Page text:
Let’s learn about sunflowers for a minute.
- They are remarkable flowers said to represent positivity. Perhaps this is because they have a habit of following the sun, called heliotropism.
- Due to their large size and rapid growth, they demand lots of water and the correct soil conditions to accommodate the deep roots needed to support their size.
- They grow best with a consistent watering routine.
What do sunflowers have to do with workplace wellness?
Just like a sunflower, employees need to be watered and nurtured to grow. The potential for them to grow rapidly and impressively is there, if only they are consistently watered and nurtured. The potential for such rapid growth starts with their roots. If the correct foundation is not built for the employees, you cannot expect them to reach their full potential. In fact, wellness is so important that if it is ignored, you may find that just like a sunflower follows the sun, your employees will turn to other companies for brighter employment conditions.
What are the benefits of workplace wellness?
Workplace wellness is an investment
A study conducted by Harvard researchers K Baicker, D Cutler and Z Song, on the ROI (return on investment) of employee wellness programs, found that for every dollar spent on employee wellness, medical costs fall $3.27 and absenteeism drops $2.73. That’s a 6:1 ROI.
According to Cogito, companies with highly engaged workers report 20% higher sales
Therefore, it stands to reason that if the people/staff cost is the most expensive line item in your budget, that it is an investment you’d want to look after. Unfortunately, many companies are still looking to “save” on this cost. Costing them their workplace wellness in return. Not the kind of return that makes business sense.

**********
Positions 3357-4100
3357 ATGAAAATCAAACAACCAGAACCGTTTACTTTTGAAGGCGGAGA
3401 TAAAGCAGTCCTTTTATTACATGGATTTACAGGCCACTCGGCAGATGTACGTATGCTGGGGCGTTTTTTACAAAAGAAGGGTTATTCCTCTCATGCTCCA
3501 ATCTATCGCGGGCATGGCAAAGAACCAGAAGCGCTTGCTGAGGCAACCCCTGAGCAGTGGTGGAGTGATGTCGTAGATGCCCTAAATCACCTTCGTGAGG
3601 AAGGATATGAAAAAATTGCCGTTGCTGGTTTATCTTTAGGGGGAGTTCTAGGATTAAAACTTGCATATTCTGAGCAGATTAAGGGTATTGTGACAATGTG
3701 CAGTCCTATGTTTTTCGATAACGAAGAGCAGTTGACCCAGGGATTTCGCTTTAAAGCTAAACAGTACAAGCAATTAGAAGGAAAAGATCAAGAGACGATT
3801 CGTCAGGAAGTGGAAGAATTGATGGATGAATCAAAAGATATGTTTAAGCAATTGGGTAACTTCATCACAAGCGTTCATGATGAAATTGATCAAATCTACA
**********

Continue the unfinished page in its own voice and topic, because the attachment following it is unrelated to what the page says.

People can’t perform optimally if they aren’t looked after. When staff are engaged, they will be more productive and deliver, keeping clients satisfied and the company profitable.
Historically companies were all about measuring metrics, numbers, outcomes. It’s a statistic driven environment – yes, those are important. But the stats don’t end there. For example: how is the person doing behind the stats? Ignoring the human element and ONLY looking at the stats is short sighted for your business
More than 90% of business leaders say that promoting wellness can affect employee productivity and performance, according to survey results from the non-profit Health Enhancement Research Organization (HERO).
A productive employee wastes less time, produces better business results, and increases those all import stats more that cracking the whip ever could.
The World Happiness Index, an annual publication of the United Nations rankings of national happiness based on responses from residents in that country reported in 2019 that South Africa was right at the bottom with a happiness index of 4.72, likely due to being overworked and not having much free time.
Altogether it is clear we have a workplace wellness crisis in South Africa. Even with an unemployment rate of 34.5% in 2022, a staggering 53% of professionals are unhappy in their current position and would change their employer, given the opportunity.